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How to learn SMD soldering

  1. Apr 26, 2012 #1
    I'm not sure if I'm in the right place or not, but this seemed like the closest match to the question.

    Can anybody give me some suggestions on how/where to learn to solder surface mount components well? I know there are lots of youtube/etc videos on the topic, but I don't want to pick up bad habits from people who, for all I know, taught themselves how to do it. I taught myself how to solder components with pins, and about 2 years later realized I was doing it wrong.

    Thanks for your help,
  2. jcsd
  3. Apr 26, 2012 #2
    Regret to say manual smt soldering is impracticable. The components are just too small to handle and their thermal capacity is very small as well so most soldering irons will fry them before a good joint is made.

    Industrially smt soldering is done by wave soldering - there are quite a few video clips on youtube showing this in action.


  4. Apr 26, 2012 #3
    This is only true to certain parts like BGAs. You also would avoid doing it by hand at all costs for a production quality board, but if you're prototyping or doing it for a hobby its fine. Believe it or not, big manufacturing factories do a lot of hand rework on SMT boards, and one technology does not fit all like wave soldering; it depends on the board layout and combination of components used.

    I hand solder 0402s, the smallest pitch SSOPs, those really tiny flat flex cable connectors for LCDs, and other stuff like that. Tiny SOT-23s and other things are all doable with a soldering iron. I even scratched off the mask on a PXA270's .8mm pitch BGA vias and inserted wires to rewire a BGA chip on an 8 layer board.

    The only thing that will be impossible is for you to place and solder large BGAs. There is no reliable way to align and heat it without a little mini manual BGA placement machine that uses a mirror to show you underneath the chip. A heat gun can be used for really big pitch/small pin count ones and, of course, you can always remove them. You can also buy sockets or premade adapter boards that come with the chip on them that are easier to solder if you want to use BGA chips on a hand soldered board.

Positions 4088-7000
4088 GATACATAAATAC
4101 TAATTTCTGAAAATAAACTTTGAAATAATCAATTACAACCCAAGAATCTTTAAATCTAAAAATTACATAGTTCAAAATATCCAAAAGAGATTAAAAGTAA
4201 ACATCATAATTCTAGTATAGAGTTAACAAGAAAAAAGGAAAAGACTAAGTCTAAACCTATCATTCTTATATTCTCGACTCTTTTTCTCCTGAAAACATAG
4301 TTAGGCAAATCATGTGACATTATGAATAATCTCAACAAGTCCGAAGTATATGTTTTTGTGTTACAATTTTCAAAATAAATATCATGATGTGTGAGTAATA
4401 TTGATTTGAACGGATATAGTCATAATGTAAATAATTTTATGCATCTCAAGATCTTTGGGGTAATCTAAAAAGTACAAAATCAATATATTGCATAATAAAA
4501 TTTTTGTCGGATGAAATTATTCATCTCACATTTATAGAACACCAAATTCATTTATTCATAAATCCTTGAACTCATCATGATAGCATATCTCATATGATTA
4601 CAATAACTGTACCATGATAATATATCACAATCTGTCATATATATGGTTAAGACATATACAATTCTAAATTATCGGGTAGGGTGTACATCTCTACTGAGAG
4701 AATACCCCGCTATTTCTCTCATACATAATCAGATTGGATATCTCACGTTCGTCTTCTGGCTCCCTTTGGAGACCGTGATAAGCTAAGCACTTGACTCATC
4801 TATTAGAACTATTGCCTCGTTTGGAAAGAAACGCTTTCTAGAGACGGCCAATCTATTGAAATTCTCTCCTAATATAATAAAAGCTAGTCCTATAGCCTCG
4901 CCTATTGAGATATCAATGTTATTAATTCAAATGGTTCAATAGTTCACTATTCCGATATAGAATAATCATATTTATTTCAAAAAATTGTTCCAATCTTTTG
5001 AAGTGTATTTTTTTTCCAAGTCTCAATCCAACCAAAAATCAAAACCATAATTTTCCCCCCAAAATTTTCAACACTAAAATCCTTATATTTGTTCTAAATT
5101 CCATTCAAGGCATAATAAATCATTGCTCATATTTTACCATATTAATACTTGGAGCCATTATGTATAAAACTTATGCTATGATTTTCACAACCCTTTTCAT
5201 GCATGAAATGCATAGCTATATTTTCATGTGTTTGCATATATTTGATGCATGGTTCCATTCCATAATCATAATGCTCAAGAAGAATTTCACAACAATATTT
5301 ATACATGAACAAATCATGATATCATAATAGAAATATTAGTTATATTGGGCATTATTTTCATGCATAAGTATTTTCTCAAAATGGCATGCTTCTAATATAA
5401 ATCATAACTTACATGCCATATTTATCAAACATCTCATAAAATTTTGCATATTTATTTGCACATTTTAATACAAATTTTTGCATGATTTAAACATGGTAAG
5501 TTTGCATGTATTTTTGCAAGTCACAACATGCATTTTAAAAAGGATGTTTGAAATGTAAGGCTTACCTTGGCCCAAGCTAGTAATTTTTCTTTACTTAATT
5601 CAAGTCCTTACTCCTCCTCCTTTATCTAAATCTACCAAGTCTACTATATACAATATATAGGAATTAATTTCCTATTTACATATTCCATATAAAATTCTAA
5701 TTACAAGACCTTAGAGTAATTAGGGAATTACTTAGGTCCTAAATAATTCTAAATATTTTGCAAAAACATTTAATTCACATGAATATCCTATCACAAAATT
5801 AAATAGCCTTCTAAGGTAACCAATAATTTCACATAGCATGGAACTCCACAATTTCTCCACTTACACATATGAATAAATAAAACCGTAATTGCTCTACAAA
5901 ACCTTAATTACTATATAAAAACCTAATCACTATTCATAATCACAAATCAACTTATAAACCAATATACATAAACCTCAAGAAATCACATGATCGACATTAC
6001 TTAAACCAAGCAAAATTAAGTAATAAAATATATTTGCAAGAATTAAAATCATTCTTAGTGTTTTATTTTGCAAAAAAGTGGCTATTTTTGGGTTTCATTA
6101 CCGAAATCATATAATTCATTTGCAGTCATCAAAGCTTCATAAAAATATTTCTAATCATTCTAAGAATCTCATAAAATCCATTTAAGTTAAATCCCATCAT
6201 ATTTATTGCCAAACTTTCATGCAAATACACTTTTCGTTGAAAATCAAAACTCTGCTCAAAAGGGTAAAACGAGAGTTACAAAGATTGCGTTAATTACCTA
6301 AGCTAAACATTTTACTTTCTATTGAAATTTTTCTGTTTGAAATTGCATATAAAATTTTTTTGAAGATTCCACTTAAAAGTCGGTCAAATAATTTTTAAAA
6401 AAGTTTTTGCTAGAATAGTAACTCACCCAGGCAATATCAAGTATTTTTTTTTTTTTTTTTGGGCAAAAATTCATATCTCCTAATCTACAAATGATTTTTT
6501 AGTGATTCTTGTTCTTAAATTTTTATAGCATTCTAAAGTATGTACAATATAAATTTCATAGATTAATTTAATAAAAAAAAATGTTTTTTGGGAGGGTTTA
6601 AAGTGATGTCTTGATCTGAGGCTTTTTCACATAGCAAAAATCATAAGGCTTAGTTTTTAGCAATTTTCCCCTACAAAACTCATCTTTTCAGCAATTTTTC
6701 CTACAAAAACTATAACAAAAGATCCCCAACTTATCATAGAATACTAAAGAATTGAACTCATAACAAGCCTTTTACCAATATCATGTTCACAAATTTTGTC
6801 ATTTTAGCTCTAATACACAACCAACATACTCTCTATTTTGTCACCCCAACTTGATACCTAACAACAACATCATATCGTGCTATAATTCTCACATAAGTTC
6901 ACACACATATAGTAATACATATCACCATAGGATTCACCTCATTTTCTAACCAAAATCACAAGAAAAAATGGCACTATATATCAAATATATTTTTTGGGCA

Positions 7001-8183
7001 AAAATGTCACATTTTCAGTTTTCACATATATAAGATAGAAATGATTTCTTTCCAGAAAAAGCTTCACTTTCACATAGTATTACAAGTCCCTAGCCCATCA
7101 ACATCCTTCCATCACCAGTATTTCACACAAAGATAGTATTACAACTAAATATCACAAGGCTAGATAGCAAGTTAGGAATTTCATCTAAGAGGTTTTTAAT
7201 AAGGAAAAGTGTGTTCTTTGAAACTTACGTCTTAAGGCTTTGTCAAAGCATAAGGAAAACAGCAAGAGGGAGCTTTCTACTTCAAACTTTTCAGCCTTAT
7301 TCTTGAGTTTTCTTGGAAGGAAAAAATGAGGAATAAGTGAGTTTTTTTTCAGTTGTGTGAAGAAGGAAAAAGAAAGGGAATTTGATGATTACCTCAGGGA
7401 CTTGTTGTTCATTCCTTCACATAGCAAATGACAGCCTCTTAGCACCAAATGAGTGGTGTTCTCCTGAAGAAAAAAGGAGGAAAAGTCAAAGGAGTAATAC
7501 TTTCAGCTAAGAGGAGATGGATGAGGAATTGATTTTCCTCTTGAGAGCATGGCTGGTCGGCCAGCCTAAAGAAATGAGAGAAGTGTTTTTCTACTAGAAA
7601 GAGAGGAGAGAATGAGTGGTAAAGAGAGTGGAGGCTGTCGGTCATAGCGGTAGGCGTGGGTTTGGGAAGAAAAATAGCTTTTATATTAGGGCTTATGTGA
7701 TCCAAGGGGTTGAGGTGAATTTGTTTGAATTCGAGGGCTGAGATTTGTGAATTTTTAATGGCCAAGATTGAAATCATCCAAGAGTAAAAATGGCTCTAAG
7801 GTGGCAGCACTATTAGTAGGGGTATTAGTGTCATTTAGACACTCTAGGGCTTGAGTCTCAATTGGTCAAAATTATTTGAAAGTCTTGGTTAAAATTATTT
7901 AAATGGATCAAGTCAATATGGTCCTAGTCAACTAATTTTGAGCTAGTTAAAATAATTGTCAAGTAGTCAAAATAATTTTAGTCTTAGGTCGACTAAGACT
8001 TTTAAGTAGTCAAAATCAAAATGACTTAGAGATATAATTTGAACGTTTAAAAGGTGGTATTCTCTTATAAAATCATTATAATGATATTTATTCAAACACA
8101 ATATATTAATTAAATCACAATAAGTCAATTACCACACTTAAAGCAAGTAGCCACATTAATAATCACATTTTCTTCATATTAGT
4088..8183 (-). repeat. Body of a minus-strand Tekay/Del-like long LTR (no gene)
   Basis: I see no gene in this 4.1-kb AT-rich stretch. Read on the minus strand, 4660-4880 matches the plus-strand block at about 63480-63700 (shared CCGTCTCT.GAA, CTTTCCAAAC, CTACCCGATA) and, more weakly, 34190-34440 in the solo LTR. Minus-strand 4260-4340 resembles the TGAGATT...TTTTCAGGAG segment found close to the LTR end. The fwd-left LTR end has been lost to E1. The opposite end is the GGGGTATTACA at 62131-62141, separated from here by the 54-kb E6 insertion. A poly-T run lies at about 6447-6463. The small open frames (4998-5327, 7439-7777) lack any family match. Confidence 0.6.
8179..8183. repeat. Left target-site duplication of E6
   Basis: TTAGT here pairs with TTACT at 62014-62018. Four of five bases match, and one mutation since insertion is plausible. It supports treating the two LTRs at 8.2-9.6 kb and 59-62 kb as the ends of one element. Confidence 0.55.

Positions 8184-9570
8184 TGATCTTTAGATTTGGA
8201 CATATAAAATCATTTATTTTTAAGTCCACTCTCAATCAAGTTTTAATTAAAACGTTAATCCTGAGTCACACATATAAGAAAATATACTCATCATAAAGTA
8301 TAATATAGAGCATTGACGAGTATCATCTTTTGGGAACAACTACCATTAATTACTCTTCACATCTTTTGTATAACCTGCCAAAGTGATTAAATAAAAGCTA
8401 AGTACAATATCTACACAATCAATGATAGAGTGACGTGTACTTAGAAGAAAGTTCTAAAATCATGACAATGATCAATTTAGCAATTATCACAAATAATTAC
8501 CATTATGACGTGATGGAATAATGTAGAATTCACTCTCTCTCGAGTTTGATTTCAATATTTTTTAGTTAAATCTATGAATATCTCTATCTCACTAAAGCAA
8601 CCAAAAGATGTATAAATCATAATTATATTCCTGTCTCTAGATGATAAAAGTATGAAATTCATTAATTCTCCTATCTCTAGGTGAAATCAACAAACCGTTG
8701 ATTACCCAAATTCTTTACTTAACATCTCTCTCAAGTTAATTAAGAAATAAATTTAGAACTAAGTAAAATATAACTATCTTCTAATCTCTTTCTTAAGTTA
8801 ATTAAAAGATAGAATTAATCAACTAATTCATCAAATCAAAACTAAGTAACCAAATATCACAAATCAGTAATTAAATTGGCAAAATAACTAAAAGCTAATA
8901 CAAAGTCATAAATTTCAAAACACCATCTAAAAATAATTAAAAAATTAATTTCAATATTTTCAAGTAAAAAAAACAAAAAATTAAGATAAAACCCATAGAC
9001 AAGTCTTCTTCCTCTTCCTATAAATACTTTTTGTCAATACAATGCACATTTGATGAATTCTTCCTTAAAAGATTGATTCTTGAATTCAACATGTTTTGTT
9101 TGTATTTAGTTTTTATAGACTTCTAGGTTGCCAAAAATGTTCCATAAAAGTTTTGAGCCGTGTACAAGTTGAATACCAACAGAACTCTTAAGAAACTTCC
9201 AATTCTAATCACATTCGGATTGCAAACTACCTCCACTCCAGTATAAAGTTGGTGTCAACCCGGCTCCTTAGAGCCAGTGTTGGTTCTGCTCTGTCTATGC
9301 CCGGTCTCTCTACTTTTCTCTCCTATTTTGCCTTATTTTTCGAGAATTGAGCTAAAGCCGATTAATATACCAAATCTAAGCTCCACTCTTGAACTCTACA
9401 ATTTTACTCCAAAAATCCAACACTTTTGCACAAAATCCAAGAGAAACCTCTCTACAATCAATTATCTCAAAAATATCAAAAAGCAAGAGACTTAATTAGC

OP, you just need to practice. You will learn there's certain ways to do the different parts. An 0603 resistor is soldered/removed differently than an 0603 capacitor, and you just learn the technique by doing it. Resistors are easier to hold in place by just pressing down on them in the middle (they're more flat) with a closed tweezer and easier to use a flick/flip technique, and they transfer heat across to the other pad more easily so you sometimes only need to heat 1 pad to remove/solder it. Capacitors are easier to hold on with tweezers since they have a larger height, but their pads can break off more easily if you remove/resolder too many times. If you have a flat head solder tip, you can place it across so its touching both ends of the capacitor and heat the pads simultaneously to quickly remove it instead of switching from side to side hoping both ends will stay hot enough long enough for it to come off.

    Another technique for ICs like SSOPS or TSOPS is to flood the entire row with a certain amount of solder so that all the pins are shorted, and then use the copper braid to pull off most of that solder. Then you can do fine touches and make sure all the shorts are removed and that each pin has enough solder. Its fast and it works, but of course its also not something you want to do for a production board. Also, when you're soldering these types of parts, it helps to hand solder 1-2 corner pins to their pads to hold it in place and then do the real soldering work on the rest of the pins.

    Also, be careful of using too hot of a soldering iron. Not only can you damage parts, but you can also damage traces and pads on the board. You can heat the copper on the board so much that the glue holding it to the board will breakdown and you can lift pads off the board if you're removing a part.